The mother of two continues: “Steve made a lasting impact on the lives of everyone he came into contact with, but none more than his softball girls, families and coaches.”
Steve was moved to hospice the next day, and even though he was in and out of consciousness at this point, the visitors continued non-stop. Many came each day and stayed all day long until visiting hours were over.
He passed three days later and over a thousand people attended his visitation as well as his funeral.
“People waited in line, which wrapped around the church, for hours at the visitation,” recalls Jan. “It was standing room only for his funeral. The Newnan Georgia Police Department were there to direct traffic and parking due to all the cars. Steve’s customers had delivered various CAT tractors and other equipment he had sold them which were placed in front of the church.”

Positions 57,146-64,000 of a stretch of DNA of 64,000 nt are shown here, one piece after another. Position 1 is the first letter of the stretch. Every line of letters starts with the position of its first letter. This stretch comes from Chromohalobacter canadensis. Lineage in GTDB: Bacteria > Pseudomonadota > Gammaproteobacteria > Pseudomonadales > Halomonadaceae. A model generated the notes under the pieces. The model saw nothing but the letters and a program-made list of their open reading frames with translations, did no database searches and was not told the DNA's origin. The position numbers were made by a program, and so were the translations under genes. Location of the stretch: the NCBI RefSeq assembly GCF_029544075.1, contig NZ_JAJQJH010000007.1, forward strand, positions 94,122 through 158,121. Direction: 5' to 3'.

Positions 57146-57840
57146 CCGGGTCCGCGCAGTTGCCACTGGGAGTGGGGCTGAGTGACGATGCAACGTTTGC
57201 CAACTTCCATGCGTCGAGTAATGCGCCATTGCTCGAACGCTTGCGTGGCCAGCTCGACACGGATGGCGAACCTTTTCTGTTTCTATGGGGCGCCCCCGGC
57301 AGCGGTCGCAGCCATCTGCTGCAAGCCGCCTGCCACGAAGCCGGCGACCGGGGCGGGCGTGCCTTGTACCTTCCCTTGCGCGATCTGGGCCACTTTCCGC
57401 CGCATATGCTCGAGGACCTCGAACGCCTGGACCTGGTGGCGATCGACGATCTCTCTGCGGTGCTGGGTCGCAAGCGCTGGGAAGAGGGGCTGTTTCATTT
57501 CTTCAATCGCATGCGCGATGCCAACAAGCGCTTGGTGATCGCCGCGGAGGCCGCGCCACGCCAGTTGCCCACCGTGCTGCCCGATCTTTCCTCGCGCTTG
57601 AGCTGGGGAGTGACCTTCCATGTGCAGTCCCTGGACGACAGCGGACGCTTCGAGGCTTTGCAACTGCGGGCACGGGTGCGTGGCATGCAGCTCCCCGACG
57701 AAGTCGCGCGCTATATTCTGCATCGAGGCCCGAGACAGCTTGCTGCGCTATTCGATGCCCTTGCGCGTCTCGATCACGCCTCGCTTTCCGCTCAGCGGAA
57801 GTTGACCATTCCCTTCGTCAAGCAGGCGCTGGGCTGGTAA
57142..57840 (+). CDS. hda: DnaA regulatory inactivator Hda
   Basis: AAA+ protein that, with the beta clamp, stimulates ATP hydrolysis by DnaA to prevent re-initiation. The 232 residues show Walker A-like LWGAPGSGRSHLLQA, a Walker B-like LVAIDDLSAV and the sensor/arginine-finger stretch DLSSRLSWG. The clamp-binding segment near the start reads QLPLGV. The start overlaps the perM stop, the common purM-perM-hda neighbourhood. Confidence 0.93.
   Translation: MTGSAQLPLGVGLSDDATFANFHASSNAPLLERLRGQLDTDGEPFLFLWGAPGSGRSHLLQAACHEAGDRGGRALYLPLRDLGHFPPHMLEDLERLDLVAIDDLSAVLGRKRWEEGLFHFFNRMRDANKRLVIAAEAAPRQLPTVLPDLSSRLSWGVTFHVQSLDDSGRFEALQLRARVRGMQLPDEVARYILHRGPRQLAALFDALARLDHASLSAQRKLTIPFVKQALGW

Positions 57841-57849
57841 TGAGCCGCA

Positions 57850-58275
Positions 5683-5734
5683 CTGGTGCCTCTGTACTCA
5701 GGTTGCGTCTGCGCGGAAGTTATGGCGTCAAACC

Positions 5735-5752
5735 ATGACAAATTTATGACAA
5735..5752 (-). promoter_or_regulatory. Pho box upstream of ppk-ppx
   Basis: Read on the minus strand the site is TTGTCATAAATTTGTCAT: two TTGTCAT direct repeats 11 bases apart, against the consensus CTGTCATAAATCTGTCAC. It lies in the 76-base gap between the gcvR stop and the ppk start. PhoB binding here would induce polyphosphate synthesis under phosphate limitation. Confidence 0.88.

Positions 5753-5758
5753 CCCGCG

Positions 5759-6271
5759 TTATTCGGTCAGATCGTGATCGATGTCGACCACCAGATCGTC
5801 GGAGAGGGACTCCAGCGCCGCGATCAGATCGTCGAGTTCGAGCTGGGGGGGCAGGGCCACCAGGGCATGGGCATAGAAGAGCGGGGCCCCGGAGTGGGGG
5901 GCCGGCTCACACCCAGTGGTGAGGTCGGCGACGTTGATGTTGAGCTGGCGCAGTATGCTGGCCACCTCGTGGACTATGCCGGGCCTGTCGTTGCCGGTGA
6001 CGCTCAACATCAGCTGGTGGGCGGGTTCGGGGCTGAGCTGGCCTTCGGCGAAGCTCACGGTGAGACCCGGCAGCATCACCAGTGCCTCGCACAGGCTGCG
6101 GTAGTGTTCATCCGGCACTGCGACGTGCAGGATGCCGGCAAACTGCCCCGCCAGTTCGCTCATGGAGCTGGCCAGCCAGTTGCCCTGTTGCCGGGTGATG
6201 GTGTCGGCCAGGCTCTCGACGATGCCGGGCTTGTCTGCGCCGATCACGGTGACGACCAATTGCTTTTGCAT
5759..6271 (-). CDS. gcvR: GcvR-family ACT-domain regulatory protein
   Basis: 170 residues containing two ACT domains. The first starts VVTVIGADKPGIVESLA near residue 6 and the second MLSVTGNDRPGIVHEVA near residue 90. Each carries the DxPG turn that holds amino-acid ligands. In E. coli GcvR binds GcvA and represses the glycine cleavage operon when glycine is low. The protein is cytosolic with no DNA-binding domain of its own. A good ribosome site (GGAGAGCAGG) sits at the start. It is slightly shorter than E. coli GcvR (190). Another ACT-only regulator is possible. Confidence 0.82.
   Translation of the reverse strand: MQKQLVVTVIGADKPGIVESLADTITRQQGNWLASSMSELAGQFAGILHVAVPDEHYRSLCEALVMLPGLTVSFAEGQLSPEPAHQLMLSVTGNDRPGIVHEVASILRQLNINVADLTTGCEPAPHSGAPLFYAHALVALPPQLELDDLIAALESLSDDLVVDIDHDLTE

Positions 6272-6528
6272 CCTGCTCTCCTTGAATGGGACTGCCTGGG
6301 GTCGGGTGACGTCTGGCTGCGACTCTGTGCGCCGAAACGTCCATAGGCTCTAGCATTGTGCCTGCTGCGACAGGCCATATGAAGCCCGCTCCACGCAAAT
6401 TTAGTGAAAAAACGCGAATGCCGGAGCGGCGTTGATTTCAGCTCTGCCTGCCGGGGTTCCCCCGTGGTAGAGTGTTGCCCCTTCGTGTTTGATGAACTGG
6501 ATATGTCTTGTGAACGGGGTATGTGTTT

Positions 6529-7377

The impact of Steve Lynch continues to this day--just recently, Jan received a photo from Chris Polk, the father of Troy University freshman Adia Polk who played with Kelley on the Vipers team that her father coached.
Chris wrote, “Adia just sent me her new glove and guess whose initials are on it: SL. I can’t explain how great of an impact he made on my child but want to thank you for it.”
One of the last to speak to Steve Lynch was East Coweta High Head Coach Franklin DeLoach.
“I spoke to him just a day and a half before he died,” the coach recalls. “He told me he wanted his daughters to play for me and for the last nine years we’ve had a Lynch softball player in the lineup wearing #10. I just hope I didn’t let Mr. Steve down.”